Happiness is a Choice
Dr. Ray PritchardDr. Ray Pritchard is the president of Keep Believing Ministries, an Internet-based ministry serving Christians in 225 countries. He is the author of 29 books, including Stealth Attack, Fire and Rain, Credo, The ABCs of Christmas, The Healing Power of Forgiveness, An Anchor for the Soul and Why Did This Happen to Me? Ray and Marlene, his wife of 39 years, have three sons - Josh, Mark and Nick, two daughters-in-law- Leah and Vanessa, and four grandchildren - Knox, Eli, Penny and Violet. His hobbies include biking, surfing the Internet, and anything related to the Civil War.
- 2009 Sep 11
I received a letter from a friend in Florida who wrote to tell me about an unexpected change of plans in his life. Suddenly the future was not as certain as he thought it was. To make things worse, the change of plans was not definite. Things might change or they might not. But he wouldn't know for a few months so he couldn't do anything other than wait. That's a frustrating position to be in.
I found his response invigorating. His letter described his dilemma and then included this sentence: "I guess I'll have to be happy no matter what happens, so I will."
It's that last phrase that grips the mind: "So I will." When I read those words, I said to myself, "What a great way of looking at life." So many of us get grumpy when our plans are waylaid by unexpected circumstances. I know people who lose their religion if they hit a traffic jam on the way to work or don't have enough change to buy a newspaper. And if their cell phone doesn't work or their Internet goes down, look out! How easy for all of us to let circumstances dictate our moods. When things are going great, we feel great. When life is tough, we're grouchy and mean-spirited.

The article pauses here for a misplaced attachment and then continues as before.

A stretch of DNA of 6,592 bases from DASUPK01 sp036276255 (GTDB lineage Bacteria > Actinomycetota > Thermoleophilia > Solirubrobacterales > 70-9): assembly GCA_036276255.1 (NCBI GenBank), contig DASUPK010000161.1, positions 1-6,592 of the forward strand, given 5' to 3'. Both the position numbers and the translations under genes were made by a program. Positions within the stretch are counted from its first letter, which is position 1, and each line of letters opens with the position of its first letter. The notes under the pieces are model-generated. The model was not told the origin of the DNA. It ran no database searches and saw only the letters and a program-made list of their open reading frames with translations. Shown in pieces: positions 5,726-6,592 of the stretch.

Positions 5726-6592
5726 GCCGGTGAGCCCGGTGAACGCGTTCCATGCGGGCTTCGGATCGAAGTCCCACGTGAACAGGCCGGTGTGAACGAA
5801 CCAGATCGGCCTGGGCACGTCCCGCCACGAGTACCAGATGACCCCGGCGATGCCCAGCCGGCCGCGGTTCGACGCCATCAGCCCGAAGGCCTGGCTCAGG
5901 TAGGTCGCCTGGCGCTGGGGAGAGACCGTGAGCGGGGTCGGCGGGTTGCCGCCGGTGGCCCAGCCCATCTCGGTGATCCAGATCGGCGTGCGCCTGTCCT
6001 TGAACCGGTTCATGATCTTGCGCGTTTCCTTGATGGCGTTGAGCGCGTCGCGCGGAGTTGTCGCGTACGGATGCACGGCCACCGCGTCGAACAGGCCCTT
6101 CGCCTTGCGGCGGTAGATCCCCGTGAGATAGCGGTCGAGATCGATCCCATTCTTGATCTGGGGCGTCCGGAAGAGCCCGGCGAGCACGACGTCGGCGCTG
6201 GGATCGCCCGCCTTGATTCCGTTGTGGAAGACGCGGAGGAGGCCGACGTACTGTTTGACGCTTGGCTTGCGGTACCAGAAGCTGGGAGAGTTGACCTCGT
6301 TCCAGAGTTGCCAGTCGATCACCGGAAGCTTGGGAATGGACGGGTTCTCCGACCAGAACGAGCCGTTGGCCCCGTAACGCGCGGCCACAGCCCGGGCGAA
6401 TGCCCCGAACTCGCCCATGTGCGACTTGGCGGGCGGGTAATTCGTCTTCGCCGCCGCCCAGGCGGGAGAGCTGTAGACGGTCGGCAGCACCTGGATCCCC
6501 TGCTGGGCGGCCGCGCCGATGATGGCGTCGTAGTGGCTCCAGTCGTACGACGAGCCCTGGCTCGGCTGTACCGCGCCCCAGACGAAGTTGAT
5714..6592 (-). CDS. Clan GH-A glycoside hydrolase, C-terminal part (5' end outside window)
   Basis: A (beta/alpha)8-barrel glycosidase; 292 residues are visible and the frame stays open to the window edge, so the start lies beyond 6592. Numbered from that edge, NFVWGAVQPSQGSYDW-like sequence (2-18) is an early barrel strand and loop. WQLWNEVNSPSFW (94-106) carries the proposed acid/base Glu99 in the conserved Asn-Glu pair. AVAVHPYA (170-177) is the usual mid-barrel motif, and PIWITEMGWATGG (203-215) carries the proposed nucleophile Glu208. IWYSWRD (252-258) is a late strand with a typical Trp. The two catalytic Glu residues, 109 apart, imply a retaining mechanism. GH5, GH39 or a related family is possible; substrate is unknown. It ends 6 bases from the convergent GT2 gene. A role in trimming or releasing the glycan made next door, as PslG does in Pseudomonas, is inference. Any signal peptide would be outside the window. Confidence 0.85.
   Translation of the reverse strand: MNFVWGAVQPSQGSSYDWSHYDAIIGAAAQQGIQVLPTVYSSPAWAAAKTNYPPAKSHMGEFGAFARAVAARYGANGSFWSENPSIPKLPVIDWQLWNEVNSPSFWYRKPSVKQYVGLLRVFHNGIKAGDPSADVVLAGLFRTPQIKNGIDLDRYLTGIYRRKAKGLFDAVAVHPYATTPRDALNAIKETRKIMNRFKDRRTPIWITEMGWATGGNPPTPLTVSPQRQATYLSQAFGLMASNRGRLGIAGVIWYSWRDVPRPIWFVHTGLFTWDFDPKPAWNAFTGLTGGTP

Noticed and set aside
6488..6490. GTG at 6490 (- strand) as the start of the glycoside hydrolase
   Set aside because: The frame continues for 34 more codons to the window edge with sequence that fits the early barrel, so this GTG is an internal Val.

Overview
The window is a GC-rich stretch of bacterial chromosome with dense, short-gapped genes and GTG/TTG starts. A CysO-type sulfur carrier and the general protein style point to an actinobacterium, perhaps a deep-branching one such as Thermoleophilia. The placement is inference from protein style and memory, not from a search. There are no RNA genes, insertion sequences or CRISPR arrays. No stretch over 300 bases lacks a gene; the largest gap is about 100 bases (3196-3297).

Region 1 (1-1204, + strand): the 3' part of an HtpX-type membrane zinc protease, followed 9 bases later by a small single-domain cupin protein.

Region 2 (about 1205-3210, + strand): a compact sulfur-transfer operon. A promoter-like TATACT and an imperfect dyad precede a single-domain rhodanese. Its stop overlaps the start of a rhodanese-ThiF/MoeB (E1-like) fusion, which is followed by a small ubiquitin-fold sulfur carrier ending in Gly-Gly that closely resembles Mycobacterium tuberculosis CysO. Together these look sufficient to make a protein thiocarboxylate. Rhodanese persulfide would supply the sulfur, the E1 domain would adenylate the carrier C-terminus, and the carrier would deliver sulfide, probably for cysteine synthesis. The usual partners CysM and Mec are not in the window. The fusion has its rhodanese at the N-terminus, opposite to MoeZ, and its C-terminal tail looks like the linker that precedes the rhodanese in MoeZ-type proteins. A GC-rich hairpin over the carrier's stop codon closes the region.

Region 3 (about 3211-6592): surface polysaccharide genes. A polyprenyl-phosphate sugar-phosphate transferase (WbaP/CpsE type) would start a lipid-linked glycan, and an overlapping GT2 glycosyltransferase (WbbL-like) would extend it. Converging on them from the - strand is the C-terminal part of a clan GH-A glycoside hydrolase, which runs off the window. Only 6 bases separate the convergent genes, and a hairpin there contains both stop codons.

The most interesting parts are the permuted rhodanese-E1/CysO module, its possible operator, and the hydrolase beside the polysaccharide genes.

Abraham Lincoln put it this way: "Most people are about as happy as they make up their minds to be." Each morning when we roll out of bed, we're faced with a profound choice: Will I face this day with optimism, courage, and a positive spirit, or will I start complaining because we ran out of toothpaste? Think about it. How many days are ruined before they begin because we have chosen (yes, chosen) to focus on the irritations of life?
In using such trivial examples I don't mean to downplay the truly great problems of life—sickness, the loss of job, a wrecked car, an angry boss, impending surgery, and so on. But most of us face those things infrequently. If you live in a big city, traffic jams are a daily reality. It's the same with mislaid scissors, hand prints on the wall, and discovering at 6 AM that you've run out of Peanut Butter Cap'n Crunch. These are the true tests of character.
I think my friend from Florida is on to something. "I guess I'll have to be happy no matter what happens, so I will." This is a step beyond Que Sera Sera because the secret of happiness is not simply accepting what happens, but choosing to be happy in the midst of the unplanned surprises of life.
You have a choice to make. You can be happy or you can be a grump. It's up to you, of course, but you'd make it easier on the rest of us if you'd smile while you're pulling the toothpicks out of the mayonnaise.